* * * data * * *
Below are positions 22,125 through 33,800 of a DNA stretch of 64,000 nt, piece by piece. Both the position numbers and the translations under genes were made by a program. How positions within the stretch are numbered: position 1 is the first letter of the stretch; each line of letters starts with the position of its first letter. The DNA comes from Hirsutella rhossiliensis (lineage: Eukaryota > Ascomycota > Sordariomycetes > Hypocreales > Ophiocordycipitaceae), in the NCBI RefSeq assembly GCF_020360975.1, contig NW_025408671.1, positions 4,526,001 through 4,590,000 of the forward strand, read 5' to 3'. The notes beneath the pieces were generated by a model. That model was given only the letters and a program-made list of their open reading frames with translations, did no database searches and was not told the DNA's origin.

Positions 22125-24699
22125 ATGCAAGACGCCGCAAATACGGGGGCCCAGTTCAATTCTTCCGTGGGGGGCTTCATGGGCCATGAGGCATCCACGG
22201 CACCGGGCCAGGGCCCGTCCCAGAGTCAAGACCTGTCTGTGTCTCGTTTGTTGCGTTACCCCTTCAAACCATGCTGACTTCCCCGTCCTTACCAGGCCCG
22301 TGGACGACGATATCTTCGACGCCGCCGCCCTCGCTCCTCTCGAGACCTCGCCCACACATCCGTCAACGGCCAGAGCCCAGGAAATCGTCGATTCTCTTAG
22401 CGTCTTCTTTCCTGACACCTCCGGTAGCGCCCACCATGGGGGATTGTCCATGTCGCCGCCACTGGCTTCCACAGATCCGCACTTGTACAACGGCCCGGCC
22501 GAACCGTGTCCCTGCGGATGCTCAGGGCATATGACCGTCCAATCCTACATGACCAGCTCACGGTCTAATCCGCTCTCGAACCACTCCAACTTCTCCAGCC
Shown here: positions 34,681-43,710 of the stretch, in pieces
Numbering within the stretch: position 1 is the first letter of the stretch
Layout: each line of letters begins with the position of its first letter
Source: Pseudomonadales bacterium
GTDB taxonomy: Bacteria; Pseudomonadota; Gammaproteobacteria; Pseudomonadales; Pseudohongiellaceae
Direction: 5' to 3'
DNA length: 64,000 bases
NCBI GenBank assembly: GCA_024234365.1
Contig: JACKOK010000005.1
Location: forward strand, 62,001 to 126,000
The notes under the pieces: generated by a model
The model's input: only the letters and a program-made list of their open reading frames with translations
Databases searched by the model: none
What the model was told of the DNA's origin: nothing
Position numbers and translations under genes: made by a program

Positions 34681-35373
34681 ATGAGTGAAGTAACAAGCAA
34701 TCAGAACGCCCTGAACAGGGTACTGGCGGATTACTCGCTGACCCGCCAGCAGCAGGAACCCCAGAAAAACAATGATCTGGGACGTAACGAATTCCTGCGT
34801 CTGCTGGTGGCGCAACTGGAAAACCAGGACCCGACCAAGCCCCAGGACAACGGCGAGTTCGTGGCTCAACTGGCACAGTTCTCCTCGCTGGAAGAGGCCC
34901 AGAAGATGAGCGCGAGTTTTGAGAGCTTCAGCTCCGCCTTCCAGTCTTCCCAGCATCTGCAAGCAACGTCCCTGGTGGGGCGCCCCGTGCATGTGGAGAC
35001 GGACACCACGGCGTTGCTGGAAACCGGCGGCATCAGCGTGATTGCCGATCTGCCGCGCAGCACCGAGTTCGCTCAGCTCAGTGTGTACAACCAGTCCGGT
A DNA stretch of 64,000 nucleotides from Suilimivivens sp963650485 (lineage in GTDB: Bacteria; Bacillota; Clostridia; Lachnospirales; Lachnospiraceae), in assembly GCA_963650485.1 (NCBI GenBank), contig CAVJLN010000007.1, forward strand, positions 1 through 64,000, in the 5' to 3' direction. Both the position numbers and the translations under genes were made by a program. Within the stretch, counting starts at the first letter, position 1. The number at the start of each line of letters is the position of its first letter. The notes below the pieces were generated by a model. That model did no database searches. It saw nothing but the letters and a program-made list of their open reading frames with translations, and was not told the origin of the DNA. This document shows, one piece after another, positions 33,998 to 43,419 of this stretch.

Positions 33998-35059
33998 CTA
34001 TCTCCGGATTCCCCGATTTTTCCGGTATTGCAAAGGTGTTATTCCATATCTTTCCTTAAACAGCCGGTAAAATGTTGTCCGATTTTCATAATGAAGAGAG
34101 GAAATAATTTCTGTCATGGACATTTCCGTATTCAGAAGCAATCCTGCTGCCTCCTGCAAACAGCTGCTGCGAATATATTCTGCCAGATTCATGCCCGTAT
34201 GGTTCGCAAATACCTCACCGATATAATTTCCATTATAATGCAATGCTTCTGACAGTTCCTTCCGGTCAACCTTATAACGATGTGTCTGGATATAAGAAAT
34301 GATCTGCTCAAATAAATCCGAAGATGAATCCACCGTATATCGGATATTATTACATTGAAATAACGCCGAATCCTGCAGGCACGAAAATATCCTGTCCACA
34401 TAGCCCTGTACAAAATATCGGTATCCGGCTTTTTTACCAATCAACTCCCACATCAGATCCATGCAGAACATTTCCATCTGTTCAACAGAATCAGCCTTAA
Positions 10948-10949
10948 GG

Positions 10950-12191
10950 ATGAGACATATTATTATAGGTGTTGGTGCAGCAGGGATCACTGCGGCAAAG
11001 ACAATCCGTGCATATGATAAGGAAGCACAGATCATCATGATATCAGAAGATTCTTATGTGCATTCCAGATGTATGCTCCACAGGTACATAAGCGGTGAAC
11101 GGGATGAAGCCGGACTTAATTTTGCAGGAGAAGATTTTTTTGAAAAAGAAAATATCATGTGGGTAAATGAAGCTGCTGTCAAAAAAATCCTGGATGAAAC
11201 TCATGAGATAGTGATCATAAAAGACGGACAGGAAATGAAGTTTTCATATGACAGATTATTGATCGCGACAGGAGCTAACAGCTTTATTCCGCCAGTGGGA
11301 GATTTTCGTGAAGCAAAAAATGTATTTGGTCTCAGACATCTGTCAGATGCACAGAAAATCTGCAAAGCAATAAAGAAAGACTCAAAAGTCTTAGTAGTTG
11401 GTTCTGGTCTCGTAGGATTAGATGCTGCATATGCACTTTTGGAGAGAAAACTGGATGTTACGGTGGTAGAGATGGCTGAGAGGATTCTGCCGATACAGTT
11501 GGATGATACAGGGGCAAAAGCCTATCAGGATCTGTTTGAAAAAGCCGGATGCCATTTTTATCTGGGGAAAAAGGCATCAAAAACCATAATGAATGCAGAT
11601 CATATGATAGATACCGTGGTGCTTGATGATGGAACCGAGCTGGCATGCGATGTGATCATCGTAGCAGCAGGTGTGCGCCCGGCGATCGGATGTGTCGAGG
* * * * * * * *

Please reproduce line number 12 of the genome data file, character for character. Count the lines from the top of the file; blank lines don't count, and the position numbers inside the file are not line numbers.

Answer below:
GTDB taxonomy: Bacteria; Pseudomonadota; Gammaproteobacteria; Pseudomonadales; Pseudohongiellaceae